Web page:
So to the first drink. This was Left Hand Brewing 400 Pound Monkey, described as a balanced English Style pale ale. Of course with American 2 row barley, the ubiquitous crystal malt, plus Munich malt and wheat, it certainly wasn't. OK there were some English hops in it, but the whole impression was one of sweet imbalance. None of our party particularly liked it. Next up was Great Divide Espresso Yeti Oak Aged Imperial Stout, a whopper at 9.5%. This was rather good, though it needed a swirl or two to get rid of the carbonic bite. Roasty, coffee and alcohol in a complex and demanding brew. It was very tasty, though the proffered sixth of a pint sample was probably enough. Sierra Nevada Stout followed which was a large step down after the Yeti. At 5.7% it seemed dull in comparison, but slipped down well enough. The final beer, to "oohs and ahs" from the assembled crowd was Sierra Nevada Torpedo on cask. Assertively hoppy, rather smooth, but with some sweetness from the dreaded crystal malt, it delivered great gusts of Magnums, Cascades and Citra and was pretty well liked by all.
The bar was then raided, with various brews being passed around, though I quickly settled on a beer that was neither American nor kegged. Cask Magic Rock Dark Arts, a stout,did it for me, with loads of lovely roast, liquorice and hop flavours combining to make a drink that was too lusciously drinkable for a 6% beer.
So all in all a good experience. The American beers were all fine, though some more likeable than others. In small quantities, the high carbonation didn't matter and all were surprisingly fresh tasting. Well done to Port St Beer House. It was a good do.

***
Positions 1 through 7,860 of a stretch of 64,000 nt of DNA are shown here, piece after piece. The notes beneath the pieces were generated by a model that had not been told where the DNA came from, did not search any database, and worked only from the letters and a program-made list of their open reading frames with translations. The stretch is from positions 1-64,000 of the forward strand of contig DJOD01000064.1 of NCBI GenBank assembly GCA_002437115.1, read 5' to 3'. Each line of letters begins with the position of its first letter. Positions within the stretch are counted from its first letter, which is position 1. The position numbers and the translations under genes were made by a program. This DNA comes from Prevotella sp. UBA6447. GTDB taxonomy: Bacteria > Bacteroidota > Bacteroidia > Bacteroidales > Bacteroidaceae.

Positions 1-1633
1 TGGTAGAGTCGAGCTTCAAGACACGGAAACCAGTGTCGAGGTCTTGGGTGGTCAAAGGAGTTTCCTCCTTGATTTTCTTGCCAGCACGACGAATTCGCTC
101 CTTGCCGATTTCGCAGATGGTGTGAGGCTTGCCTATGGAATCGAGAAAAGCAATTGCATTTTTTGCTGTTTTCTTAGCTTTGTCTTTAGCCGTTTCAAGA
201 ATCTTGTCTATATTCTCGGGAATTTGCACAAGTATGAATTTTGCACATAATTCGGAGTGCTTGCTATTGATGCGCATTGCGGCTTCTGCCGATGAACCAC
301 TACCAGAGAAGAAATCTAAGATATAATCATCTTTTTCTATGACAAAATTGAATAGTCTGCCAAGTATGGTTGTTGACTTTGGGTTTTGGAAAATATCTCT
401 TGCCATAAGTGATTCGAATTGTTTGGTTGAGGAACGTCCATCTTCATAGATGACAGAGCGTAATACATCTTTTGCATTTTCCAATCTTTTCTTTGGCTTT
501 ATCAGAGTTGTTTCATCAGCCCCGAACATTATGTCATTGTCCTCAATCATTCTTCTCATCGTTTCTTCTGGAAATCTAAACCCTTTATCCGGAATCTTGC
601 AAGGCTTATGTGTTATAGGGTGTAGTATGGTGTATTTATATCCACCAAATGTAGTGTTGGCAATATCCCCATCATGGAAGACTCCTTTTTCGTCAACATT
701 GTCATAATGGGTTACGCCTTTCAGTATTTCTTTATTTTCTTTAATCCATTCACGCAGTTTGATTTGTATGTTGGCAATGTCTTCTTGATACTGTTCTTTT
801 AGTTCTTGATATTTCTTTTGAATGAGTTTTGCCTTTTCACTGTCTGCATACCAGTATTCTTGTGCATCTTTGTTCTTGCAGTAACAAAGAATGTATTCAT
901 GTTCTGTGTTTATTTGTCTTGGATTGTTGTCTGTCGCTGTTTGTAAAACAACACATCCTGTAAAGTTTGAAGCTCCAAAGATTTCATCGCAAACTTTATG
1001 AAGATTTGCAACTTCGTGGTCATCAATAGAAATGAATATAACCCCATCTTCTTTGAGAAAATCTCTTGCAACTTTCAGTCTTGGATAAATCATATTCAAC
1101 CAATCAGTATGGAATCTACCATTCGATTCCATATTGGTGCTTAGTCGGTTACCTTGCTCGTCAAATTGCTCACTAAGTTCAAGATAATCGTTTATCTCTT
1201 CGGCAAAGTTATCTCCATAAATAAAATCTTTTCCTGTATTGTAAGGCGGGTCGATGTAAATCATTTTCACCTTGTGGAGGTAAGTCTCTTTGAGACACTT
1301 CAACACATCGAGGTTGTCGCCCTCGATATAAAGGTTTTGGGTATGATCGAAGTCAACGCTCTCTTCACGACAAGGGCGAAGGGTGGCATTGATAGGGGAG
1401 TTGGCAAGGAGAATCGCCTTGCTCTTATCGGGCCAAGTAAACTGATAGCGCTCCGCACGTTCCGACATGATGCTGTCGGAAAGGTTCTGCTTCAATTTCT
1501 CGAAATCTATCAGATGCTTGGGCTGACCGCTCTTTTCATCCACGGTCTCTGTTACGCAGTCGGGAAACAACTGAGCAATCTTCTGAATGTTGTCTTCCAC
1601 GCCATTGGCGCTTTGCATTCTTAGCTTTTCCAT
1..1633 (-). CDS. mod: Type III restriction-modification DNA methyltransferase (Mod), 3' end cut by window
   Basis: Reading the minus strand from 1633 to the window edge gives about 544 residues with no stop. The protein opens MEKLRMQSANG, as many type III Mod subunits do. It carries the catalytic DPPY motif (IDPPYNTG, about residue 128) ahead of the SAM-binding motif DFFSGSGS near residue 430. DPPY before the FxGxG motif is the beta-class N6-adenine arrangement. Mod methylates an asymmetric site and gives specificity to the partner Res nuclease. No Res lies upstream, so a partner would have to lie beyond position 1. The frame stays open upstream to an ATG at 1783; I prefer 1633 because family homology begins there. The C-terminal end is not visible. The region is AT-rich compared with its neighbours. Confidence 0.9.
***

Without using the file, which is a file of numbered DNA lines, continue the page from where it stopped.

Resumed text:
The festival is open to the public from today until all the beers have gone.And don't worry about the quality of the cask beers here. They are spot on.
I used to regard the Weisses Bräuhaus in Munich mostly as a place to sit outside of on a lovely summer's day, while watching the traffic go past. You can't really watch the people on the pavement, as most seats face the wrong way. It isn't in the most picturesque of locations in fact, though the building itself is quite grand. Why not sit inside then? Well, until the smoking ban, it was really rather a hell hole, with a leather curtain always drawn over the door and a fug that required an iron lung to negotiate. Then there was the beer, a kind of muddy wheat beer, which was neither dunkles nor helles.
The Weisses Bräuhaus was the brewing home of Schneider und Sohn until one gloomy night in 1944, when the brewery in Tal and the Weisses Beer Hall were destroyed in an RAF air raid. It had somehow managed to survive around 10 major raids before its luck finally ran out. The company then, as now, owned a brewery in Kelheim in the countryside and all operations were moved there. The pub was rebuilt after the war, but the brewery never was. Now Schneider is a major player in the wheat beer game and the Kelheim brewery is extensive and modern. The beer range has been modernised too and now that the smoking ban is firmly in place, the doors have been flung open and a bright but traditional interior revealed.
We went mob handed on a very wet Saturday, though I had sneaked a couple of beers outside earlier in the week in warm sunshine and I was astonished at the improvement in both beer and pub. I reckon they must have a new brewer along with the new range. Original is firmly auburn in colour with orange highlights. Full bodied, slightly bitter, not too heavily carbonated, with heady banana and clove esters and is very moreish. It may well be brewed to the original 1872 recipe, but I reckon someone has tidied up the processes. There is a pale version too and a green one, as in organic. Aventinus, a weizenbock, still sets the mark for beers of this style. 8.2%, complex and dangerously drinkable, this is one not to miss. Nor should you miss Hopfenweisse with its distinct American hop nose and IPA like drinking, but with obvious wheat undertones. It is a stunning beer and markedly different to anything you'll encounter in Bavaria, but again at 8.2%, not for the unwary. It is temptingly only 30c or so more than the Original, which may or may not encourage recklessness.